Report: Turkey, Japan discuss speeding up nuclear plant construction in Sinop

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Japan Prime Minister Shinzo Abe (L) and Turkish President Recep Tayyip Erdoğan AFP PHOTOS

Turkish President Tayyip Erdoğan and Japanese Prime Minister Shinzo Abe in a telephone call on Thursday discussed speeding up construction of a nuclear power plant in the Black Sea province of Sinop, Reuters reported, citing a Turkish presidential source.

Dependent on imports for its energy needs, Turkey currently has projects for two nuclear plants, which are expected to both cost $20 billion, according to the Turkish Energy Ministry’s website.

For the planned Sinop nuclear plant, the contract was awarded in 2013 to a consortium of Japan’s Mitsubishi Heavy Industries 7011.T, Itochu Corp. and France’s GDF Suez.

The plan is to build four reactors with a total output of 4,500 megawatts (MW) in the Black Sea coastal city of Sinop, using Atmea1 reactors Mitsubishi Heavy Industries is developing with France’s Areva. Though the goal is to put the first reactor into service in 2023, in time for Turkey’s centennial, a cost overrun problem related to safety measures after the Fukushima Daiichi nuclear disaster in 2011 could cause that date to slip.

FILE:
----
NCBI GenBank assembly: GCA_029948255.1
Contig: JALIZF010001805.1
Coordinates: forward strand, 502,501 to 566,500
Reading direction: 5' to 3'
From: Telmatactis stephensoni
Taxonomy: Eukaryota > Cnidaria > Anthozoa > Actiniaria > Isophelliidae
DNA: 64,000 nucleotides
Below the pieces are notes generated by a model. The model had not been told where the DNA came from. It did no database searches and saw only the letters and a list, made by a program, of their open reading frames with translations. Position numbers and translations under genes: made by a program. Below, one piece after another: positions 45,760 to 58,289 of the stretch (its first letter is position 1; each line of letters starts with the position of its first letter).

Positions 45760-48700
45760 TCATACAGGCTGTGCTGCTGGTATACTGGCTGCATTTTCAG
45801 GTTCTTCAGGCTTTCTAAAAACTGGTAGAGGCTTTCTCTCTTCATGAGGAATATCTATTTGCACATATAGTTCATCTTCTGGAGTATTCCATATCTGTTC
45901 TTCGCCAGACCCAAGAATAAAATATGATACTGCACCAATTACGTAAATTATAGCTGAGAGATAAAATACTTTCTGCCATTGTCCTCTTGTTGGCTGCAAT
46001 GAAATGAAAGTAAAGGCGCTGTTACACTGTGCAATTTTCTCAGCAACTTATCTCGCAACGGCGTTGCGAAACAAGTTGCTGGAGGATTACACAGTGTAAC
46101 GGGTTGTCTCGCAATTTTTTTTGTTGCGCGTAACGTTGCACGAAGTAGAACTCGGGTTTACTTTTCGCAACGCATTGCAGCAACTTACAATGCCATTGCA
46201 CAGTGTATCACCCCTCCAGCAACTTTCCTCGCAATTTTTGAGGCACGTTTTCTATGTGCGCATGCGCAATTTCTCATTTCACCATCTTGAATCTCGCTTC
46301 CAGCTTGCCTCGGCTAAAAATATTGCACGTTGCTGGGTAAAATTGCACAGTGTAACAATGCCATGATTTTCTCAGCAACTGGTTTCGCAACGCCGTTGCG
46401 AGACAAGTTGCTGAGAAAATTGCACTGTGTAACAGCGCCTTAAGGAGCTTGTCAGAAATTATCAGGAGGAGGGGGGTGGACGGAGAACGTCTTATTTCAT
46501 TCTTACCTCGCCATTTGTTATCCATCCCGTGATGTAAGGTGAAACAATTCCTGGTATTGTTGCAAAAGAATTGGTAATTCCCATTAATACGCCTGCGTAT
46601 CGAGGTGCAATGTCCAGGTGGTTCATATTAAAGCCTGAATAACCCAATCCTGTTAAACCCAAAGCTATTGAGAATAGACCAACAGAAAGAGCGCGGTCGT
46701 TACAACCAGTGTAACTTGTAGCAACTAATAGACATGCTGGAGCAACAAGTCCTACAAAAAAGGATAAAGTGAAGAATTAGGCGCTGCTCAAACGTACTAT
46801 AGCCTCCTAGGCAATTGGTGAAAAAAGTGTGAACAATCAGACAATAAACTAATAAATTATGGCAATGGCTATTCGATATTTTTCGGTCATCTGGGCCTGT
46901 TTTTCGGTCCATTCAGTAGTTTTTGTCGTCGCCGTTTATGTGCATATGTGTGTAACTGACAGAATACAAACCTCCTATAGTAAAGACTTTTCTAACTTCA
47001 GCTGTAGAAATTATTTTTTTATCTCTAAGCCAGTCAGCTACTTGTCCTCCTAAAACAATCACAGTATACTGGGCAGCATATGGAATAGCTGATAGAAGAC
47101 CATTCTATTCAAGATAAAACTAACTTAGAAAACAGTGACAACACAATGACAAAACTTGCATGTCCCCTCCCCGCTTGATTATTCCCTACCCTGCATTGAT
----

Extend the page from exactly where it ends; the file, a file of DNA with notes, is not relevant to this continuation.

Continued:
The estimated costs for the project have ballooned to more than 5 trillion yen ($46.2 billion) from 2 trillion yen in 2013, the Nikkei Asian Review reported in April.

Japanese trading house Itochu is pulling out of the project in Turkey due to the surge in safety-related costs, casting uncertainty over the plant’s future, according to Nikkei.

Itochu was jointly conducting a feasibility study with its consortium partners, which Mitsubishi Heavy and other investors in the consortium have already extended until this summer.

The consortium originally had said the reactor would be ready by 2023.

In 2011, Russian company Rosatom was contracted to build and operate a 4,800 MW nuclear power plant in the southern province of Mersin, which is slated to be the Turkey’s first nuclear power plant.

The project has been beset by delays since Rosatom was awarded the contract, but in April of this year, Erdoğan and Russian President Vladimir Putin marked the start of construction during Putin’s visit to Ankara.

Putin said the plant was set to come online in 2023.

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